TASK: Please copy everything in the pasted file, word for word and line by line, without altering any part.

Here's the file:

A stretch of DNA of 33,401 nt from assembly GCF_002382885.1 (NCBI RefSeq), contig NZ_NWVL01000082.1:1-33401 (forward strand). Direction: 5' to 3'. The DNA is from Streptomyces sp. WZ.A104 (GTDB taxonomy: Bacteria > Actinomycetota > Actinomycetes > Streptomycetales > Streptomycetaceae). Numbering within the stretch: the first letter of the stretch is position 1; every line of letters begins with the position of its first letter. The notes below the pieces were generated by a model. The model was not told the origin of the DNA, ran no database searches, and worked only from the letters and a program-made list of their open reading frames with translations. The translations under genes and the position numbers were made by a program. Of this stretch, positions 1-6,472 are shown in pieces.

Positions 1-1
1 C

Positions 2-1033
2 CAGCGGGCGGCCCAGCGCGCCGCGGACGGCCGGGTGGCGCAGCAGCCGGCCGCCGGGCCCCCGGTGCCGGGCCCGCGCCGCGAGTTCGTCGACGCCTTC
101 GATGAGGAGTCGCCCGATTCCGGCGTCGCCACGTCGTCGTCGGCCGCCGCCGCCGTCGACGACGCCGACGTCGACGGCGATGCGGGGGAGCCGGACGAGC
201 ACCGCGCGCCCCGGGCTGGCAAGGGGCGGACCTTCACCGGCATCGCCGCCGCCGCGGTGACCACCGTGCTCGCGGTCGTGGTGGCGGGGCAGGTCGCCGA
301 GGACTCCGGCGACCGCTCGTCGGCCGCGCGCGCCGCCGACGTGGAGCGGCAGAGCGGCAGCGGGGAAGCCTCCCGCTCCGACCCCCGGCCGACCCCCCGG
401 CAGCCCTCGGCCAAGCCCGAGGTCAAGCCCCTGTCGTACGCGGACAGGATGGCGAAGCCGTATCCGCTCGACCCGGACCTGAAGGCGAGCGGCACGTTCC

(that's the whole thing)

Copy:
A stretch of DNA of 33,401 nt from assembly GCF_002382885.1 (NCBI RefSeq), contig NZ_NWVL01000082.1:1-33401 (forward strand). Direction: 5' to 3'. The DNA is from Streptomyces sp. WZ.A104 (GTDB taxonomy: Bacteria > Actinomycetota > Actinomycetes > Streptomycetales > Streptomycetaceae). Numbering within the stretch: the first letter of the stretch is position 1; every line of letters begins with the position of its first letter. The notes below the pieces were generated by a model. The model was not told the origin of the DNA, ran no database searches, and worked only from the letters and a program-made list of their open reading frames with translations. The translations under genes and the position numbers were made by a program. Of this stretch, positions 1-6,472 are shown in pieces.

Positions 1-1
1 C

Positions 2-1033
2 CAGCGGGCGGCCCAGCGCGCCGCGGACGGCCGGGTGGCGCAGCAGCCGGCCGCCGGGCCCCCGGTGCCGGGCCCGCGCCGCGAGTTCGTCGACGCCTTC
101 GATGAGGAGTCGCCCGATTCCGGCGTCGCCACGTCGTCGTCGGCCGCCGCCGCCGTCGACGACGCCGACGTCGACGGCGATGCGGGGGAGCCGGACGAGC
201 ACCGCGCGCCCCGGGCTGGCAAGGGGCGGACCTTCACCGGCATCGCCGCCGCCGCGGTGACCACCGTGCTCGCGGTCGTGGTGGCGGGGCAGGTCGCCGA
301 GGACTCCGGCGACCGCTCGTCGGCCGCGCGCGCCGCCGACGTGGAGCGGCAGAGCGGCAGCGGGGAAGCCTCCCGCTCCGACCCCCGGCCGACCCCCCGG
401 CAGCCCTCGGCCAAGCCCGAGGTCAAGCCCCTGTCGTACGCGGACAGGATGGCGAAGCCGTATCCGCTCGACCCGGACCTGAAGGCGAGCGGCACGTTCC